The book industry churns out retreaded and thoughtless crap, or comic books, to teens, who don’t get tired of the same old, same old apocalyptic, supernatural and pulp visions. There is little or nothing for the intelligent adult here, I don’t think, or the teen who wants to be one, nothing that comments intelligently on the human condition. Certainly no “Catcher in the Rye,” no “A Separate Peace,” and no “A Prayer for Owen Meany.” Next week, I end my rant by summing up what else bothers me about present day American Culture, and why I think we did it all better when I was young.

© 2015 Mike Welch

Friday, June 26, 2015

Thrillers and How to Write Them

Last weekend I took an online webinar, as they call them, on thriller writing, sponsored by Writers' Digest. It was quite entertaining, and may even have been helpful. Time alone will tell whether my two hundred dollars was worth spending to resuscitate my perishing writing career. I know I can thrill people if I put my mind to it, but it's possible that I need professional help. Thrilling people, I mean. Professional writing help.

The webinar consisted of six presentations lasting about an hour and a half, one of which blew up fifteen minutes in, and two of which I had to miss, since they took place while I was at work at the Marshall House. But I can see them later today, when the webinar people send me the links. For those of you who don't know what a webinar is, and I didn't, before I undertook this, here's how it went:

First thing I did was to log on to the link they sent me. That presented me with instructions to download the software to put the webinar on my computer. The webinar appeared in two panels, one to show the video portion, one to play the audio while displaying the name of the person talking. You could type questions into a box. You could not speak to the presenter through the computer microphone, not for this webinar, though it may be possible for others.

Then came the presentations.

Hallie Ephron gave her usual bracing talk on how to give your story forward momentum. I have my notes right here, in case you've never heard her. My notes say, open with an unanswered question, use a hook-and-grab scene structure with rising stakes and a ticking clock, put your major plot twists at the end of Act 1, the middle of Act 2, and the end of Act 2, and go to the Conklins' for meatloaf at six-thirty. (Wait, that was when the Conklins called in the middle of the presentation.) And a bunch of other notes. I took more notes during her talk than anyone else's, because she had so much useful stuff to say. I'm not going to tell you all of it because it's her presentation, and also because I don't have the space.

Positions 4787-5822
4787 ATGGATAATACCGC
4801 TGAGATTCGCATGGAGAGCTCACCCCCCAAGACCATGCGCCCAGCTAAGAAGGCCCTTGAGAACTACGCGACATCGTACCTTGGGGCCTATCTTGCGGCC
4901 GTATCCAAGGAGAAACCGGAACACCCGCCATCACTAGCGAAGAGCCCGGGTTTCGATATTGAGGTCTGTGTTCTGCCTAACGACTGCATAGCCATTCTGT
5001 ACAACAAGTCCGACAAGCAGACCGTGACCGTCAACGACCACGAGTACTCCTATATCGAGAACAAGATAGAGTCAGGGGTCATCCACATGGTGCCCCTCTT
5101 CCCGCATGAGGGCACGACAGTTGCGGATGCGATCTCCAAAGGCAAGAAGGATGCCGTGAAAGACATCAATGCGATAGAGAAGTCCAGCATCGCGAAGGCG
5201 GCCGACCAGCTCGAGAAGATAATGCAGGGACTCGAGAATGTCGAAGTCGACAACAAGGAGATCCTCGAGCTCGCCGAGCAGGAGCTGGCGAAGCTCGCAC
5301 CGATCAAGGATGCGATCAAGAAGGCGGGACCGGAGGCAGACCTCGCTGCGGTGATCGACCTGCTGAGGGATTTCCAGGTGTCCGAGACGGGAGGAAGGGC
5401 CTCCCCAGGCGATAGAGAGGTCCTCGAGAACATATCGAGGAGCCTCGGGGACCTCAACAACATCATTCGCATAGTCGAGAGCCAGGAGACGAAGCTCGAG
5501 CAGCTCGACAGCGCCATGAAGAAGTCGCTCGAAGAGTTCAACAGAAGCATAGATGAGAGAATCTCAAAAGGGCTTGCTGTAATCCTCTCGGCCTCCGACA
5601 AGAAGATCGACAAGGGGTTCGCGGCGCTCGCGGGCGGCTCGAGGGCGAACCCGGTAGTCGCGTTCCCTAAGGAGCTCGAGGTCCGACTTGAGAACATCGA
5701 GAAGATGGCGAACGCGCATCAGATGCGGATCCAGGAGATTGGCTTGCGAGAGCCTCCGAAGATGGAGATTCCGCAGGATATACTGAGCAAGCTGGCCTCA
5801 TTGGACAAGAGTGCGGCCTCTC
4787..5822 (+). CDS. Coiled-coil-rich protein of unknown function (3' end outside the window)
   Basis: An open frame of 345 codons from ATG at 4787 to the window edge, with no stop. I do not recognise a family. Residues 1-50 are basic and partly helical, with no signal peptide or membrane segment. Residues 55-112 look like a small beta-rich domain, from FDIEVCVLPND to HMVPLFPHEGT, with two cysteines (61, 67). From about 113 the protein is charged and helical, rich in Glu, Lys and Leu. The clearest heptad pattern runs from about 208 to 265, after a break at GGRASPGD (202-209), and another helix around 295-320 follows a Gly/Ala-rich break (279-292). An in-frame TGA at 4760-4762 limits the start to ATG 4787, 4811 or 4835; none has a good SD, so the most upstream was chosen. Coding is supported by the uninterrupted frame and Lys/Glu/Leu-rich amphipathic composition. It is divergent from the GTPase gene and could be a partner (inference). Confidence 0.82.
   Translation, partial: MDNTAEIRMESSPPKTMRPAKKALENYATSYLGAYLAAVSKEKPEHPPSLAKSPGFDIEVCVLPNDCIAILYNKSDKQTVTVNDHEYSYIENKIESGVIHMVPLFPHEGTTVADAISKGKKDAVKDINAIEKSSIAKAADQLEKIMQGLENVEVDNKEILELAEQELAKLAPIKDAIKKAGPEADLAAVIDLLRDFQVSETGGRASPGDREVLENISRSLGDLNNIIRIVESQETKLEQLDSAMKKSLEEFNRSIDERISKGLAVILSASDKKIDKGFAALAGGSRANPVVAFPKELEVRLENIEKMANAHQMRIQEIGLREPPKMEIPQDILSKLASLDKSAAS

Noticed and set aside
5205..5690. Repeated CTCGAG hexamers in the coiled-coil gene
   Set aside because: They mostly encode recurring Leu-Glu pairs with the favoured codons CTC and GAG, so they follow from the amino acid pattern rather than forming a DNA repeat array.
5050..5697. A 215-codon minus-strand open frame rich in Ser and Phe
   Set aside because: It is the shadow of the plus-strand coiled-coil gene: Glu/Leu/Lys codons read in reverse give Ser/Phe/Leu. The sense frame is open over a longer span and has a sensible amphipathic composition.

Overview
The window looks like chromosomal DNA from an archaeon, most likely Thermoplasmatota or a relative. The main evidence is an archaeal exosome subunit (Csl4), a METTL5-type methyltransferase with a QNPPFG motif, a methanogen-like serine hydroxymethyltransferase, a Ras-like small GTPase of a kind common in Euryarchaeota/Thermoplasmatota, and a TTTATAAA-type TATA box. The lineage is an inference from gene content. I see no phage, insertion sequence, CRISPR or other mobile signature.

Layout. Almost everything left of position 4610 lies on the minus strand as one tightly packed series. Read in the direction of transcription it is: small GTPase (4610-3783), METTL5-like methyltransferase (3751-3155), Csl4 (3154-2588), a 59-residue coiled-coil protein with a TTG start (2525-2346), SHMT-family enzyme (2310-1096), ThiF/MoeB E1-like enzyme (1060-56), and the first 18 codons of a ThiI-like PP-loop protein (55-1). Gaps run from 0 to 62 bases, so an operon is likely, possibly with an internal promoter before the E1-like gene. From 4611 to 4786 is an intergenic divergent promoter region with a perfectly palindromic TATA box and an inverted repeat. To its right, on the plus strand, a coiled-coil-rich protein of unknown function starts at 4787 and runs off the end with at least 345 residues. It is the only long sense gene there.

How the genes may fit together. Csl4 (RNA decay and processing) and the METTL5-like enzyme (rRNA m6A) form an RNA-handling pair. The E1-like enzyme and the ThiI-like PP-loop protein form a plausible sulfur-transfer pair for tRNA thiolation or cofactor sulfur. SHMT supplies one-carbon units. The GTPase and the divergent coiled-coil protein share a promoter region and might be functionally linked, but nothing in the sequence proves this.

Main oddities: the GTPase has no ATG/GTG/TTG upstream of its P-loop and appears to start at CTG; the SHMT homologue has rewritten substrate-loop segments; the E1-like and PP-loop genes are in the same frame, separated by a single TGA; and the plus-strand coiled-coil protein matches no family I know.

The next presenter, William Martin, talked about historical fiction, which is what I write these days. Instead of giving a Powerpoint presentation he spoke into the camera in his computer, positioned so as to give us a nice view of his handsome and orderly office. He mentioned that the office, and the house it was attached to, were paid for with the proceeds of his writing, but he was such a nice guy that I couldn't quite bring myself to hate him for that. Particularly not after he went on to tell us many useful things, not only about building a good story but about research. People want to be educated as well as entertained, he said, which is why you want to get the details right. Never stop doing research, he said. Read the contemporary newspapers. Walk the ground. I felt inspired.

Larry Brooks, the next speaker, began to tell us about putting the maximum thrills in your thriller, whereupon his cell phone failed; with no audio, all we could do was watch his cursor flailing ineffectually across the screen, where his PowerPoint presentation was still being displayed. But not to worry. I can catch up on everything today, when the folks from Writers' Digest will email me a link to his completed presentation.

I missed the first two presentations on Saturday. They looked good, but I had to go to work, as I mentioned. I'll get them later. The third and last was all about voice. It was presented by D. P. Lyle, who read from a number of famous and well-written books, illustrating and commenting on the voice of each author. I see here that I wrote almost nothing down about this one, being mesmerized by his speaking voice, beautiful, with a touch (or more than a touch) of the South. I did write it down when he said that knowledge, experience, and confidence will form your writing voice, and you must read a lot and write a lot to develop these things. Respect the reader, he said. I can do that.